The red gorgonian Paramuricea clavata (Risso, 1826) is a key species of sublittoral rocky habitats [15], widespread in the western Mediterranean Sea and in the Adriatic Sea [16] and less common in the Aegean Sea [17]. The species is a surface brooder with a short larval dispersal phase [18; 19]. In situ observations indicate that the dispersive stage of the larvae may last only a few minutes and thus the larvae are expected to settle near the mother colony [18]. This mechanism does not favor dispersal, but possibly decreases larval mortality and wastage, contributing to the replenishment of local populations [20]. However, metamorphosis may be delayed in the laboratory for up to 25 days after egg collection, suggesting high dispersal capacity, at least under certain conditions [18]. In 1999 and 2003, two episodes of mass mortality, connected with increased water temperature reaching 24°C [21], affected several populations of benthic suspension feeders in the northwestern Mediterranean, causing a drastic decrease of P. clavata colony density [2225]. The number of colonies affected by partial mortality decreased with depth [22; 23; 25], because mortality affected the community from the surface to approximately 20 m, the approximate depth of the thermocline. Hereafter we designate as deep the sites with colonies living below the thermocline, which were not exposed to abnormally long lasting summer conditions [26]. Therefore, the clear differences in the number of damaged colonies and the extent of injury were visible between shallow populations (dwelling above the thermocline) and the deep ones, even when the depth difference was only of a few meters [22; 25]. As hypothesized by Cerrano & Bavestrello [27; 28], the deep dwelling subpopulations may act as a reservoir, supplying larvae to shallower sites, especially because large colonies with high fecundity rates survived there. However, little is known about short distance dispersal of the species. Surveys based on microsatellite loci in the Mediterranean Sea, showed that P. clavata exhibits a high level of genetic differentiation at the small and large spatial scales, which is consistent with the short larval dispersal displayed by the species [2931]. Connectivity among populations of P. clavata separated by less than 14 km was weak in the study of [31], since the mean immigration rate was below 9% and most of the immigrants came from neighboring populations located only hundreds of meters away.

In the present study we used microsatellite markers to study the genetic structure of P. clavata populations in an area impacted by mass mortality events, in the Ligurian Sea, Mediterranean. Our objectives were twofold. The first objective was to investigate a possible bottleneck effect of past mortality events on genetic diversity in a region where some populations were highly affected by mass mortality events and others were not. In this case we are expecting to detect the decrease of genetic diversity at sites impacted by mortality. Our second objective was to understand the connectivity patterns and migration at the scale of a few tens of km since up to date very few studies have examined short distance migration in the species. We expect to detect migrations between non-impacted reefs and impacted ones, supporting recovery of damaged populations. Our research contributes to better understand the mechanisms that enable recovery of threatened populations by providing data about larval migrations between impacted and healthy populations of the red gorgonian. The results should prove to be particularly valuable for the conservation of soft corals communities and thus the overall marine biodiversity.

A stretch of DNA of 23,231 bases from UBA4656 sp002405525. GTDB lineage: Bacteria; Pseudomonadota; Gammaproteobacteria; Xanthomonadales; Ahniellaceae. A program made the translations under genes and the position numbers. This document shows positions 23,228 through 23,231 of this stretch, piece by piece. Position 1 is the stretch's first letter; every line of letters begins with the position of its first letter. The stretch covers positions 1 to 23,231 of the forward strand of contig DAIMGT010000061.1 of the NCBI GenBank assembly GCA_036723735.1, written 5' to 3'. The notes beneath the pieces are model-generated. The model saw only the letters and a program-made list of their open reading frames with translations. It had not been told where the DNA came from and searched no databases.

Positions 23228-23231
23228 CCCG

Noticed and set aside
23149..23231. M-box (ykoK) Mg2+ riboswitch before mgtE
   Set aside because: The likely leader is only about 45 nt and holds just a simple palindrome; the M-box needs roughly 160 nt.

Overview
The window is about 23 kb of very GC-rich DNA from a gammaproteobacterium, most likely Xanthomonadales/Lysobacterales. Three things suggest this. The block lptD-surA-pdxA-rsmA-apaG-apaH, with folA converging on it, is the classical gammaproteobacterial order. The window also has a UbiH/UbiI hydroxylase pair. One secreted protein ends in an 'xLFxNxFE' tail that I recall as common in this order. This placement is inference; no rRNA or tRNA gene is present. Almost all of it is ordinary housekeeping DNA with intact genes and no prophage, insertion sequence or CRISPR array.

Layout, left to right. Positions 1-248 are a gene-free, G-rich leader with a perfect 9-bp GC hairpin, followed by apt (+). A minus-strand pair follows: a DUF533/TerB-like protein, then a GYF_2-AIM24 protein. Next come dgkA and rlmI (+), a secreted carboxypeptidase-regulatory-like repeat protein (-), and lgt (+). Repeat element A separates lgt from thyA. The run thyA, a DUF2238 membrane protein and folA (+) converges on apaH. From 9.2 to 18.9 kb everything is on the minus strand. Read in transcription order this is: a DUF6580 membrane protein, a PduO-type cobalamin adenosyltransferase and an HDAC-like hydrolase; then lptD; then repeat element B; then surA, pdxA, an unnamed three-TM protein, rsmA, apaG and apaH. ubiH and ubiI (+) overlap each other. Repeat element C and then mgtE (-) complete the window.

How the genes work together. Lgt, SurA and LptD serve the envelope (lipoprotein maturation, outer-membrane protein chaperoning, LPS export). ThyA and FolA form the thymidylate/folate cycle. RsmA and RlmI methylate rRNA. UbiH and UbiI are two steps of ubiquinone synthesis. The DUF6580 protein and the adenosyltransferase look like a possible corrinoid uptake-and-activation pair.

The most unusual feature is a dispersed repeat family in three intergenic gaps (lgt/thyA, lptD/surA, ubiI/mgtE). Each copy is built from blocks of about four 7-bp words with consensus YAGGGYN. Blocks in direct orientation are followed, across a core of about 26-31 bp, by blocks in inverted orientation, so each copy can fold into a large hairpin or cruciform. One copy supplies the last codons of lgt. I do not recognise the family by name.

Material and Methods

Sampling

P. clavata colonies were sampled by scuba divers following a hierarchical sampling design. Samples were taken from three sites, Punta Mesco, La Spezia and Livorno, in the Ligurian Sea (NW Mediterranean). At each site two different reefs were chosen (Fig 1, Table 1). In the remaining of the text, each reef will be referred to by its code from Table 1. At Punta Mesco and Livorno reefs were sampled at different depths. At these two sites shallow reefs (<25 m depth) were impacted by mass mortality events, whereas colonies dwelling below 25 m (referred as deep reefs in the remaining of the text) remained non-impacted ([32]; Di Fiore M., pers com). At La Spezia both reefs were sampled at the same depth, since the rocky cliff ends on a muddy bottom at 24–25 m, and therefore both reefs were damaged during the mass mortality (Table 1). Populations impacted by mass mortality recovered significantly. Colonies density in La Spezia population declined from over 35 to nearly 8 colonies m-2 shortly after the mass mortality and increased to 20 colonies m-2 four years later [33]. In Portofino (Ligurian sea), located near Punta Mesco, colonies density decreased after the mortality event from nearly 20 to 5 colonies m-2, but 3 years after the event the density recovered to pre-mortality levels [23]. We do not have data from Punta Mesco and Livorno but we may expect that the recovery pattern was similar and, therefore, all impacted populations consist of survivors and new colonies that settled after the mortality. Sites were separated by distances ranging from 20 to 60 km (Fig 1) whereas reefs within each site were separated by 200 to 300 m. Site 1, Punta Mesco, is located in the Cinque Terre Marine Protected Area. A small portion of colony branch (around 3–4 cm of branch tip) was taken from up to 30 different colonies randomly chosen from each reef. The branch tip from each colony was stored individually in a plastic tube underwater. Samples were placed on ice during transport and preserved in ethanol after arrival to the laboratory, no later than 3 hours after collection.